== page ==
We all saw the bizarre incident involving Hideki Matsuyama and a spectator on the PGA Tour. But what do the Rules of Golf dictate must happen in that scenario? Our expert explains

When people talk about shooting from the hip, I’m not quite sure this is what they mean. Hideki Matsyama’s drive, from the 10th hole at Liberty National in the second round of the 2021 Northern Trust, went right, bounced a couple of times on a path, between the legs of a spectator, and up into his shirt.

Incredibly, it stayed there and Matsuyama, unsurprisingly, needed a rules official to sort it all out.

Obviously, he’s not playing the ball as it lies – it’s not Happy Gilmore – but how did he get relief and how would you use the rule in, well, less extreme circumstances?

Let’s take a look…

Rules of Golf explained: Our expert says

While you’ll probably never have to extricate your ball from someone’s clothing, it’s far more likely a shot you hit might strike someone or something. (Remember to always shout ‘fore’!)

Rule 11.1 covers when a ball in motion accidentally hits a person or an outside influence.

There is no penalty, and that’s the case even if the ball hits the player themselves, an opponent or any other player, their caddies or their equipment.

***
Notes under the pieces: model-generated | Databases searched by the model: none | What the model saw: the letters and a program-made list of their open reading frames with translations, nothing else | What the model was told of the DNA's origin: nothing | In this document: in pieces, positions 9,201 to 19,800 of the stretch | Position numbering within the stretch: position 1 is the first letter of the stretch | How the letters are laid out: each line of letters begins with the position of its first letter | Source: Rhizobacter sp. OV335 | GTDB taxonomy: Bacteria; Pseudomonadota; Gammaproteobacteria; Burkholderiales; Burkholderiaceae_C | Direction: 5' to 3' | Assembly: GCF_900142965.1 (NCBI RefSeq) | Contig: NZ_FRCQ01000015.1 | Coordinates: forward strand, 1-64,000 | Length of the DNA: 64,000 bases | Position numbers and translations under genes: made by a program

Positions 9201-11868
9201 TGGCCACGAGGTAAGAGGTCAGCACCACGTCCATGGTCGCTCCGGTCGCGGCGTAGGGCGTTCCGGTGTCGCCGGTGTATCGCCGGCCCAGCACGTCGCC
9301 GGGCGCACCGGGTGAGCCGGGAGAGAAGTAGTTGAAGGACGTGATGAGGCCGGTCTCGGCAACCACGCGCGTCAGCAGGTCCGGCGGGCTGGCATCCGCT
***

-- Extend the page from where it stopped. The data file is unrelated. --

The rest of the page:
Most of the time, if this happens you are going to be playing the ball as it lies but there are a couple of exceptions and one of those came into play for Matsuyama.

If the ball comes to rest on any person, animal, or outside influence – and being secreted up someone’s shirt would qualify – and is being played from anywhere except the green relief must be taken.

So what do you do? You find the estimated point where the ball first came to rest on that person, animal or outside influence. That’s your reference point.

You then have a one club relief area to carry out a drop. Remember that can’t be any nearer the hole than the reference point and it’s got to be in the same area of the course as that point.

Have a question for our Rules of Golf expert?

Despite the simplification of the Rules of Golf at the beginning of 2019, there are still some that leave us scratching our heads. And as I’ve passed the R&A’s level 2 rules exam with distinction, I am more than happy to help.

If you’ve sent me an email and are yet to hear back from me, I will try to answer your query. I have been inundated with requests in recent and am working hard to try and get through them.

I’ve also received a number of emails from players hoping I can intervene in a club rules dispute. For fairly obvious reasons, I can’t do that and would direct those players either to their county or to the rules department at the R&A for a definitive judgement.

Click here for the full Rules of Golf explained archive and details of how to submit a question to our expert.

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